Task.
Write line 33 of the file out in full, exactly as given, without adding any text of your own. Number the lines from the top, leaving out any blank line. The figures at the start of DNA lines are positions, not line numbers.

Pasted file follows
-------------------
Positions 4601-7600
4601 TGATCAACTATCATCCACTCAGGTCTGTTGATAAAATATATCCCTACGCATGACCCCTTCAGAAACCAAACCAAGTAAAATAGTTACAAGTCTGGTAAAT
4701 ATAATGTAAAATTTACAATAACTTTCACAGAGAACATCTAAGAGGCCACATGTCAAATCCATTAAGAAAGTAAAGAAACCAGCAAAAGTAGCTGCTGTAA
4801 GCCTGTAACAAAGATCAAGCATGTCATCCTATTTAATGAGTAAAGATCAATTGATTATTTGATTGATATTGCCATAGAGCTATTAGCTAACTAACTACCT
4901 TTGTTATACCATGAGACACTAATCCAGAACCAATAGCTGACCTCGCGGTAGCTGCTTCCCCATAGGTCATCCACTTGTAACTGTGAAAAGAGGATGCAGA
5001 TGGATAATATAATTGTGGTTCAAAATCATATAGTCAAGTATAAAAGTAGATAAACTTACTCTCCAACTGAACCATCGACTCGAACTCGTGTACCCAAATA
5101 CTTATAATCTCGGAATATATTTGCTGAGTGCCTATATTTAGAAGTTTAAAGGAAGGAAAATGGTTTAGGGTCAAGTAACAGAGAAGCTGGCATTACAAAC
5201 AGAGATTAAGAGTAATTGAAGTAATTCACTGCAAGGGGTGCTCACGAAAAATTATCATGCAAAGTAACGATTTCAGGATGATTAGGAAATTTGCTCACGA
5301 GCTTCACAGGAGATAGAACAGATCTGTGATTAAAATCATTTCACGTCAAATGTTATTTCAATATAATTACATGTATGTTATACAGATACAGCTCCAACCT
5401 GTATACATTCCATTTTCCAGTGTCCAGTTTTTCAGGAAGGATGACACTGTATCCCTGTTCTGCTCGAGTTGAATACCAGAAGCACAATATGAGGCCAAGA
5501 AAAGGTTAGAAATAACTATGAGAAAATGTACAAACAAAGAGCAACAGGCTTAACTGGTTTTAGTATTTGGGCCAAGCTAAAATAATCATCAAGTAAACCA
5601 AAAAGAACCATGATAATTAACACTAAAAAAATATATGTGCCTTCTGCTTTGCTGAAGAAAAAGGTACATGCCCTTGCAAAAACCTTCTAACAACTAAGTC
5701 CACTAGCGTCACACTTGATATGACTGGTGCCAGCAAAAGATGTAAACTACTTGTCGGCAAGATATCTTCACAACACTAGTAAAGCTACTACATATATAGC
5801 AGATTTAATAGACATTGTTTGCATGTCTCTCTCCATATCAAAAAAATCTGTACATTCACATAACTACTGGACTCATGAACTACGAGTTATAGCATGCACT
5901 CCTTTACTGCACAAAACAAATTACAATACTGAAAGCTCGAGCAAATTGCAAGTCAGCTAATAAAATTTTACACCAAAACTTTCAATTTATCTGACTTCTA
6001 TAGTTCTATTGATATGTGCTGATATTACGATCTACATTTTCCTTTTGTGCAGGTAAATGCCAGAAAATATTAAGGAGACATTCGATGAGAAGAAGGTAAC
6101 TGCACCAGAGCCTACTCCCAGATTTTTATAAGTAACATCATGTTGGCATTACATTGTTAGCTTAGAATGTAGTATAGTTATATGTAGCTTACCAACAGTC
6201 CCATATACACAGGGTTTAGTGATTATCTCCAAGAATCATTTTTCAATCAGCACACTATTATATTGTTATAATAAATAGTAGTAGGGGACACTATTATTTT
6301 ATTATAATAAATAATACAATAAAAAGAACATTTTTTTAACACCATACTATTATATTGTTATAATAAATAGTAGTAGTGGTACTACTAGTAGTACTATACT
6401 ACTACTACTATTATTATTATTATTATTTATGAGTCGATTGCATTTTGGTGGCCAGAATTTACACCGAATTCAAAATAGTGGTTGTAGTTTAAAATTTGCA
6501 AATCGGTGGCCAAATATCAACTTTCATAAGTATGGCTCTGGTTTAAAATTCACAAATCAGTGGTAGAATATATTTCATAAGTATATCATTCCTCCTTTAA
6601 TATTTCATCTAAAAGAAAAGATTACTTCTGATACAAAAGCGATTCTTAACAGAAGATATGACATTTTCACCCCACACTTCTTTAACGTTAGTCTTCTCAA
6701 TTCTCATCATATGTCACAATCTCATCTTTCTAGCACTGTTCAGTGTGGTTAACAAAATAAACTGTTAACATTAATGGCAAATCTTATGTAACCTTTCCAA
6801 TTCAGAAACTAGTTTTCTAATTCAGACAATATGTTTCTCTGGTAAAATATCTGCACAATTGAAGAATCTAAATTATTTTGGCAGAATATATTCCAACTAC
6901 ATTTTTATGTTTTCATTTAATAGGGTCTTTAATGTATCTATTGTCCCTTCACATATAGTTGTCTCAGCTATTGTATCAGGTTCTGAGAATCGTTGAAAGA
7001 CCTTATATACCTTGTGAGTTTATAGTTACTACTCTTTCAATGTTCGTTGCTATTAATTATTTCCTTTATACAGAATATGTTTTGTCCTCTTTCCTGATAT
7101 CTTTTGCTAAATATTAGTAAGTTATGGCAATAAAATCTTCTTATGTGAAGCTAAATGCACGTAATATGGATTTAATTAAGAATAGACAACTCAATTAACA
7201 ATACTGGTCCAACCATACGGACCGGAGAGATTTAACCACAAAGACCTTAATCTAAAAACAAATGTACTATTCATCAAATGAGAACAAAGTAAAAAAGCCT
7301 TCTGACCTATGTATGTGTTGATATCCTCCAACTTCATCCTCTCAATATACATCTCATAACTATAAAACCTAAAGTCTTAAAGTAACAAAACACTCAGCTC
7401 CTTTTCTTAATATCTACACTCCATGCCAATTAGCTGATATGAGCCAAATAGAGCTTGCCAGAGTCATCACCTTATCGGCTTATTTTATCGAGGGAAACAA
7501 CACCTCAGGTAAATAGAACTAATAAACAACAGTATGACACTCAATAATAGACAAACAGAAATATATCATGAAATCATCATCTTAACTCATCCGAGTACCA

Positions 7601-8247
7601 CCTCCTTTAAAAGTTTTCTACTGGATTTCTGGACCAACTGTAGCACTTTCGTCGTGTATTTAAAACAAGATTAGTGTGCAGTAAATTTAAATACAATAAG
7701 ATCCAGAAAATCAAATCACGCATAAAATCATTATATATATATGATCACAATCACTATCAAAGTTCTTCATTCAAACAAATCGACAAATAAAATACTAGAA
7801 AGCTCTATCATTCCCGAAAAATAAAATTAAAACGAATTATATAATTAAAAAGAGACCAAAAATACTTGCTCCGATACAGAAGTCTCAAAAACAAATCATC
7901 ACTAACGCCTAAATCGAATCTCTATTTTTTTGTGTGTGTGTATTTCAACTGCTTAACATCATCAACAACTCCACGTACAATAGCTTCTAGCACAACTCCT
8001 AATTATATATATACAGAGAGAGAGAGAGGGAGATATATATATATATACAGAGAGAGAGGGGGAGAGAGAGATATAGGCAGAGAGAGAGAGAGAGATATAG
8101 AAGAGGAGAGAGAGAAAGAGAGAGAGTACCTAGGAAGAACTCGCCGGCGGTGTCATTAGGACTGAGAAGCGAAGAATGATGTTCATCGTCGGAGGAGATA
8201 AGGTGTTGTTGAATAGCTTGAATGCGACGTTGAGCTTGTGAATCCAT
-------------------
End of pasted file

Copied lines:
7601 CCTCCTTTAAAAGTTTTCTACTGGATTTCTGGACCAACTGTAGCACTTTCGTCGTGTATTTAAAACAAGATTAGTGTGCAGTAAATTTAAATACAATAAG